“CalPERS contracting agencies, the State of California, and the California State University system cannot afford to pay the (Cadillac) excise tax,” said a staff report to the CalPERS board this month.
“While the tax does not take effect until 2018, we believe that immediate action is necessary to convey that CalPERS will do everything possible to help ensure that our plans are not subject to the tax.”
The staff report suggested that CalPERS could cut costs and get some relief from the Cadillac Tax by switching members from two Blue Shield and Anthem broad provider networks (see graph) to narrower networks offered by the same organizations.
The impact on members of switching to a narrower network would be “less significant” than the risk of the tax, the staff believes. Members have the same benefits but fewer provider options. The “vast majority” retain their primary care physicians.
The CalPERS board took no action on the issue this month. The staff will do a full review of the potential cost of the Cadillac Tax and give the board a report, probably in August or September.
Brown’s proposal to offer state workers the option of a high-deductible health care plan said the current CalPERS “platinum” level of coverage “leaves the state — and employees — vulnerable to the pending Cadillac Tax.”
Whether a high-deductible health plan option, if offered, would reduce or avoid the Cadillac Tax is not clear. The governor’s proposed state budget in January only said that his plan “requires” CalPERS to offer the high-deductible option, giving no amounts.
There is room to maneuver. The CalPERS deductible is $500 per person and $1,000 per family, well below the maximum annual deductible allowed under Obamacare before insurance coverage begins: $6,600 per person and $13,200 per family.
More take-home pay could be an incentive to choose a high-deductible option, which cuts employer and employee costs. A state worker in the popular Kaiser plan pays about $278 a month, 17 percent of the premium, the Legislative Analyst’s Office said.
The governor’s plan for a state contribution to an individual Health Savings Account, tax advantaged, apparently would be an amount bargained with unions. The account would help pay for deductible health costs before insurance coverage begins.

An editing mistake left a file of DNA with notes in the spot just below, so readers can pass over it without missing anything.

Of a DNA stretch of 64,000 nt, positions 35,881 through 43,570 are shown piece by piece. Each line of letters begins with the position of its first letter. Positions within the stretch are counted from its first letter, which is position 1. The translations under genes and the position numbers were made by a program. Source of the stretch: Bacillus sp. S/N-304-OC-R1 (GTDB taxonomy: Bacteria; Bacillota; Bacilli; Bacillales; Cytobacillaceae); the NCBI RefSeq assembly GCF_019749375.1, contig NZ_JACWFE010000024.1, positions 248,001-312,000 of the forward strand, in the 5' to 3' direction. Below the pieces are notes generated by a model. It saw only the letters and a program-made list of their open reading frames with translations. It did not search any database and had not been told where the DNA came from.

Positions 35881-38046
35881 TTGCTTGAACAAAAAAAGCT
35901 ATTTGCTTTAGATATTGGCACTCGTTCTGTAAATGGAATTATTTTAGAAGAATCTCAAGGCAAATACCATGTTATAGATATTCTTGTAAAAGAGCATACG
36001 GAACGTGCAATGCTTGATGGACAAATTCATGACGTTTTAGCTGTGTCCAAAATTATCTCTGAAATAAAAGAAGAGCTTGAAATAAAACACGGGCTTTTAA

Contributions to the savings account would count toward the Cadillac Tax premium limit. The accounts are portable, said the governor’s proposal, “meaning employees can take an HSA from one job to another and not lose its value.”
In addition to opposition from labor unions and retiree groups, another problem for the governor’s proposed high-deductible plan option was mentioned at the legislative hearing this month.
CalPERS was said to have looked at high-deductible plans, bud did not offer one due to “adverse selection.” If younger and healthier workers migrate to a high-deductible plan, other plans are left with a larger share of older workers, triggering a rate increase.
“So we’re here at the threshold of that bridge again with the proposal of the governor, but I think the same concerns continue to exist,” said Assemblyman Rob Bonta, D-Alameda, chairman of the Assembly public employees retirement committee.
An official told the hearing that over the years CalPERS, concerned about maintaining member health while controlling costs, has looked at higher “co-pays and co-insurance,” but the analyses are of limited value now because of Obamacare changes.
“However, I will note that to date the board has not concluded that high-deductible plans should be implemented,” said Ann Boynton, CalPERS deputy executive officer.
Ed’s Note: Reporter Ed Mendel covered the Capitol in Sacramento for nearly three decades, most recently for the San Diego Union-Tribune. More stories are at Calpensions.com.